>>>Is there any known problem with composting Bald Cypress
>>>I've heard a rumor that pine needles are undesirable.
>>>If it is just a matter of pH I think doses of ashes from my BBQ pit will
>>>help balance that issue.
>> Evergreen needles are acidic, which could pose a problem if you don/t add
>> lime or wood ash to counteract its pH-lowering fx.
>> Eggshells make for good compost material, altho they are slow to
>> but good gardeners are not usually in a big hurry. Eggshells, like
>> seashells are made of calcium, which acts to raise pH.
>> BBQ ashes are OK, as long as they/re not coming from Kingsford-type
>> brickettes. There/s coal them there brickettes, which t'aint' no good
>> your dirt. If you burn real wood in your smoker, then you/re good to go.
>> Wood ash is a good source of K and has the added benefit of sweetin' sour
> Thanx TQ, I think I may try SOME cypress this fall - I get tons of it, and
> I suppose I could just test teh pH. I just didn't know if there were other
> components that might be toxic or undesirable.
> Yes, I use lump charcoal and no petroleum distillates for lighting either.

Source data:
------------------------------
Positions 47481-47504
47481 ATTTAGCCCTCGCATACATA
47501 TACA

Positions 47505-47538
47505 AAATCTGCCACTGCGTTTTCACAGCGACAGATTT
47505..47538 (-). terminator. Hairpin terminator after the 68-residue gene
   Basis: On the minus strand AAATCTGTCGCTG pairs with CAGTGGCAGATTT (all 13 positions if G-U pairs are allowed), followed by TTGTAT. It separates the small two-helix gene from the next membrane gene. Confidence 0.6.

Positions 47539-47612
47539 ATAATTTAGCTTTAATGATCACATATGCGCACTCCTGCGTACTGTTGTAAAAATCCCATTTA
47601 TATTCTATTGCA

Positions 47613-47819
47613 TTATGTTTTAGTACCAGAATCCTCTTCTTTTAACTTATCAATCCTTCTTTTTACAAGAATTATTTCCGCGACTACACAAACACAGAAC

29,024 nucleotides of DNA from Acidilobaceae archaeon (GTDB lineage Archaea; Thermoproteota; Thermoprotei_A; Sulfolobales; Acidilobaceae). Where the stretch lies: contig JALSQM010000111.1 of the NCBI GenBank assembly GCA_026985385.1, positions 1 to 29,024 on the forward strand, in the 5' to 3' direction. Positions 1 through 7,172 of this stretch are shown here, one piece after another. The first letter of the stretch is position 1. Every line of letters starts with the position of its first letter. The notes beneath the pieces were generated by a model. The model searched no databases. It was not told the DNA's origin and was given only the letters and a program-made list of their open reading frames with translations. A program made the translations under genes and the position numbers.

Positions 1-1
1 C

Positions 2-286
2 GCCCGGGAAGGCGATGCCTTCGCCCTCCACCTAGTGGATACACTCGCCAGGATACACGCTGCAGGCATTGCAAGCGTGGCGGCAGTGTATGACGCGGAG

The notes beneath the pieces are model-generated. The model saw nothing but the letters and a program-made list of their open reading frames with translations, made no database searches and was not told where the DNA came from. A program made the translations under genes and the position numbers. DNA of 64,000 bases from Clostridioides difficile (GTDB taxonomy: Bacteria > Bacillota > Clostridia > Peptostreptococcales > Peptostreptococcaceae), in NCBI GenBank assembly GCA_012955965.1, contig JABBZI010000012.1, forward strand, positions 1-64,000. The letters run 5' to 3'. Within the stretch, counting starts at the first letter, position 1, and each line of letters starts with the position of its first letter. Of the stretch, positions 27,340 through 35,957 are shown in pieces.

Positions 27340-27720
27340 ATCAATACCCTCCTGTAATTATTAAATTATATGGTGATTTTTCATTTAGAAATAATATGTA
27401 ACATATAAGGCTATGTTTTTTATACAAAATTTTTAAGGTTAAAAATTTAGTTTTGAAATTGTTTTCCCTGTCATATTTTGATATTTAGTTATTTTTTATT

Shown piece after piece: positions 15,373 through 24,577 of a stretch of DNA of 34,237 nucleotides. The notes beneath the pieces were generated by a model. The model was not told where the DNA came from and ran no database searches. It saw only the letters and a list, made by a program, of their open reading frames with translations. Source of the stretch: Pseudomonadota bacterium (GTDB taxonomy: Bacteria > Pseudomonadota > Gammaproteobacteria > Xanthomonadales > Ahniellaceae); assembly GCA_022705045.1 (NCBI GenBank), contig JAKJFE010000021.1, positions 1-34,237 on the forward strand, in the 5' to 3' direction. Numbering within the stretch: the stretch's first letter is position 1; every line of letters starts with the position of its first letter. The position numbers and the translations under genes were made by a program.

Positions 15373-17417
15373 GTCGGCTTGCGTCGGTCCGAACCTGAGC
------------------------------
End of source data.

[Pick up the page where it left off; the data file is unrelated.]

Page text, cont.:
> thanx again
> to reply, change ( .not) to ( .net)
You don't have to worry much about the pH of herbaceous waste that you
compost. Compost ends up with a close-to-neutral pH no matter how it
starts. However, I'd also consider using the cypress leaves as mulch. As
you know, a cypress is not an evergreen, if that's relevant. I'd also
consider using the leaves for mulch. I work as a Garden
volunteer at a
place that has a number of bald cypresses and dawn redwoods. The gardeners
fight over the leaves. They break down very quickly. As to ashes, I would
not put them in an active (i.e., hot) compost pile. It will cause a lot of
nitrogen to leave as ammonia. I put ashes around plants that like a higher
pH and if I have any left over, I add it to compost piles that are nearly
John Henry Wheeler
USDA Zone 7